Isolates with identical (i.e. 100% similar) restriction patterns were classified as a clone and strains that differed in 2–3 restriction fragments were classified as a subtype [23].


To sequence the ptxP, ptxA, prn, fim2 and fim3 regions in selected B. pertussis isolates, DNA was extracted with the phenol-chloroform method and amplified by PCR using previously described oligonucleotides and conditions [24, 25]. PCR products were purified by precipitation with 3 M sodium acetate and absolute ethanol at −20 °C. The products were sequenced at Macrogen, Korea. Sequencing reactions were performed in the DNA Engine Tetrad 2 Peltier Thermal Cycler (BIO-RAD) using the ABI BigDye Terminator v3.1 Cycle Sequencing Kit (Applied Biosystems). The samples were injected to electrophoresis in an ABI 3730xl DNA Analyser (Applied Biosystems) and the sequences were compared on the Bio Edit platform (Biological Sequence Alignment Editor Platform).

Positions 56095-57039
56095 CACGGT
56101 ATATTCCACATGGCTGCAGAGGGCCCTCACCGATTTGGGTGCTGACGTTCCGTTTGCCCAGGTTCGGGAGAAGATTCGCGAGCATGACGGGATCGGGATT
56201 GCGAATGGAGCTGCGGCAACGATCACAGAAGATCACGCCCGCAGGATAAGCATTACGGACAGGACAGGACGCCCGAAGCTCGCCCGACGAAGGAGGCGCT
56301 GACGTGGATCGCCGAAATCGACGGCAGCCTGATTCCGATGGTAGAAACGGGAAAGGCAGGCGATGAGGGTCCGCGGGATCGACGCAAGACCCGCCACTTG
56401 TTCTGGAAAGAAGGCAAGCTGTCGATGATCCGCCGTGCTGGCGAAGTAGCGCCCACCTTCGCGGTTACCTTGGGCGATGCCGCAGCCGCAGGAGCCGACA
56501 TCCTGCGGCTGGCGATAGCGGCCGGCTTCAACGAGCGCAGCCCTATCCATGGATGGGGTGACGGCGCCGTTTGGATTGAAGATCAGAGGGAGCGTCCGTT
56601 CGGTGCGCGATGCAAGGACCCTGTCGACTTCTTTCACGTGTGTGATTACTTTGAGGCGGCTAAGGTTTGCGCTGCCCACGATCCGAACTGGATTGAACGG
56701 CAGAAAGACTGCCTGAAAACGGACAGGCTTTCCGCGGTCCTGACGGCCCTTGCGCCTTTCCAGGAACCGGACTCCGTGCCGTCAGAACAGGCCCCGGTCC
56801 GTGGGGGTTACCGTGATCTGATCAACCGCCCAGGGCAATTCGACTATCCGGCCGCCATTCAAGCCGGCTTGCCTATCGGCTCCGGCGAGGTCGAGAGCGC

Statistical analysis

Difference between vaccinated and unvaccinated cases was calculated using the Wilcoxon signed-rank test and the Z-test of proportions was applied to compare the clone A variations through the years with the SPSSv20 software. A P < 0.05 was considered significant.


Study population and species detected

Among 11 864 nasopharyngeal swabs analysed, 687 (5.8%) were positive for pertussis; 244 (36%) were confirmed by both culture and PCR and 328 (48%) only by PCR (Table 1). The most frequently detected species were: B. pertussis (n = 665/687, 97%), Bordetella parapertussis (n = 16/687, 2.3%) and Bordetella bronchiseptica (n = 2/687). Four cases (n = 4/687) had a coinfection involving B. pertussis and B. parapertussis. We recovered a total of 359 clinical isolates (352 B. pertussis, 6 B. parapertussis and 1 B. bronchiseptica) during the study period.

Table 1. Study population included from 2006 to 2014, in the state of Nuevo León, Mexico